The Good and Bad of a Wet September

We gained much needed rain in late August with Hurricane Irene.  It also brought substantial lodging, which reduced our yield potential.  But, I have yet to see a poor soybean crop lodge.  That August rain by itself would have pretty much finished out our full-season crop; our full-season soybean may not benefit much from the continued rain that we are still experiencing.  However, the double-crop plantings still had lots of yield to make; therefore, the September rains helped fill out that crop.

Any yield increases with September rains will come mainly in the form of greater seed size.  So, how important are larger seed?  Although number of seeds (mainly through number of pods) affect soybean yield most, seed size is second in importance.  The photo below may help illustrate this point.

In the above example, the weight of the larger seed is more than 50% greater than the small seed.  Of course these differences resulted from two extremely different environments.  The seed to the left of the pencil formed under late-season drought conditions.  The seed to the right of the pencil was produced under excellent seed fill environment, similar to this year.  If we were to assume that there were an equal number of seed and pods in both cases, the crop with the larger seed would have resulted in about 10 bushels more yield in a 20 bushel environment, 15 bushels more in a 30 bushel environment, and so on.  Don’t misunderstand.  Plants with lots of seed and pods will not make very big seed.  We won’t get that much of a yield increase from this year’s late-August and September rains.  A large yield increase would have only resulted if we were to compare to a crop where little to no rain occurred during the seed-fill period.  Still, these late-season rains should definitely add 10-20% to our overall yields.

Now for the bad news – with these September rains comes an increase in disease affecting seed quality.  Furthermore, with heavy October rains, there is the possibility of pod splitting or seed sprouting in the pods before harvest.  This does not happen often, but years like this one will set the crop up for such a scenario.  In the remainder of this article, I’ll focus on the most common seed quality issues.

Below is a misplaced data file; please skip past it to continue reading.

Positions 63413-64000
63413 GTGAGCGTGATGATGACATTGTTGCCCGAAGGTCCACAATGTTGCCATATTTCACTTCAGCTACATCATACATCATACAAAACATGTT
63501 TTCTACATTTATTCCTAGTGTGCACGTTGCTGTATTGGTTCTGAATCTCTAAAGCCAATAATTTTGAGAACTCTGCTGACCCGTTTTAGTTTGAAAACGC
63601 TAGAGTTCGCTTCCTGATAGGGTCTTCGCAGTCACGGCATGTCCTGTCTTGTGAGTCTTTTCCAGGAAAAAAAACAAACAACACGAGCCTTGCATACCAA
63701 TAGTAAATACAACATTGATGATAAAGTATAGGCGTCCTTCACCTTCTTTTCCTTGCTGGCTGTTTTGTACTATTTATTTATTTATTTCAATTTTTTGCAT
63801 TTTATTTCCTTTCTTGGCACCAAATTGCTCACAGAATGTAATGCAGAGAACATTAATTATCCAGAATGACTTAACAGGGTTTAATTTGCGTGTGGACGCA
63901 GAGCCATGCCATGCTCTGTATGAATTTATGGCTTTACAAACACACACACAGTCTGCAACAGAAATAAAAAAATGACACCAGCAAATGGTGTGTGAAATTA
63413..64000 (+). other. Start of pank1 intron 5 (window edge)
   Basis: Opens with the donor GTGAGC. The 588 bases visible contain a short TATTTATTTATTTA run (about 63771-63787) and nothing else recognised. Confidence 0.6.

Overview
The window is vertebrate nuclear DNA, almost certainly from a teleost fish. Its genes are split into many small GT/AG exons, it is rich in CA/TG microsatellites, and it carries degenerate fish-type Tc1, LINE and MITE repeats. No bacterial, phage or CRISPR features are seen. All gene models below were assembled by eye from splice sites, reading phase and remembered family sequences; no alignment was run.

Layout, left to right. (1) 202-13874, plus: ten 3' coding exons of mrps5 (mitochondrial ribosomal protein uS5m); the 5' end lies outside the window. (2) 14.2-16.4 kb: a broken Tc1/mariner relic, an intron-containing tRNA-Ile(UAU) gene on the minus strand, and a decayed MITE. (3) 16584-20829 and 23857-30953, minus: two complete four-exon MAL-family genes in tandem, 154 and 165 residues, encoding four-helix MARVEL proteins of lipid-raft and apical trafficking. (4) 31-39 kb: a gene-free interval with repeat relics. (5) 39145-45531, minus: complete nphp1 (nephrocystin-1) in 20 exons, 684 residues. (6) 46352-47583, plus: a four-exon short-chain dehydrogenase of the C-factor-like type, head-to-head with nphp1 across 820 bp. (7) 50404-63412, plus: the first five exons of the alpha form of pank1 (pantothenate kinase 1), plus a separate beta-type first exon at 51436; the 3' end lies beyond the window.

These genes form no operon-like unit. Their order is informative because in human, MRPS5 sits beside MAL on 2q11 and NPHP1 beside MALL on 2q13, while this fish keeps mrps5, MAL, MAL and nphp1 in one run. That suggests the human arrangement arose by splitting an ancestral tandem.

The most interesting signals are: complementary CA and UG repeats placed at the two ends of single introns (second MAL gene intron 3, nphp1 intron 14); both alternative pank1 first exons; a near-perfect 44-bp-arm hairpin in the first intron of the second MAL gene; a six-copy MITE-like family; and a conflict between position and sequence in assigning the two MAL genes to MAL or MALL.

Phomopsis Seed Decay.  When soybeans mature during warm and wet conditions, we can expect seed quality to deteriorate.  Because this disease develops more rapidly on plants that are maturing under warm and wet conditions, we usually have more problems with early-maturing varieties.  We can however have seed decay on our later- maturing varieties if October is warm.

Infected seed are shriveled, elongated, and cracked.  Severely infected seed may appear white and chalky.  Test weight can be lower.  High occurrence of these seed can lead to discounts or rejection.

There are a few things that can be done to reduce the disease incidence.  It resides in the soil and on infected residue.  So, rotation is very important.  Later-maturing varieties and later planting dates that delay maturity into the cooler parts of the year will reduce the incidence.  Still, timely harvest is the best management strategy.  The longer you leave the soybeans in the field, the worse the disease.  So, only plant as many early varieties as you can harvest in a timely manner.  Foliar fungicides will decrease the incidence of seed decay if applied from mid pod development to early seed filling stages (R3-R5).

Purple Seed Stain.  Purple seed stain is caused by the organism Cercospora kikuchii, the same organism that causes Cercospora blight.  Although little of this disease was present early in the year, its incidence has increased dramatically since late-August.  Right now, fields with Cercospora blight can usually be recognized by reddish leaves and reddish purple blotches on the stem and leaf petioles.  When severe, defoliation of the upper leaves of the plant will take place.  In many cases, the blotching progressed up the stem and to the pods.  In the past, you may have noticed the dark, nearly black pods on some varieties.  Once it progresses to the pods, there is a higher likelihood that the seed will be stained.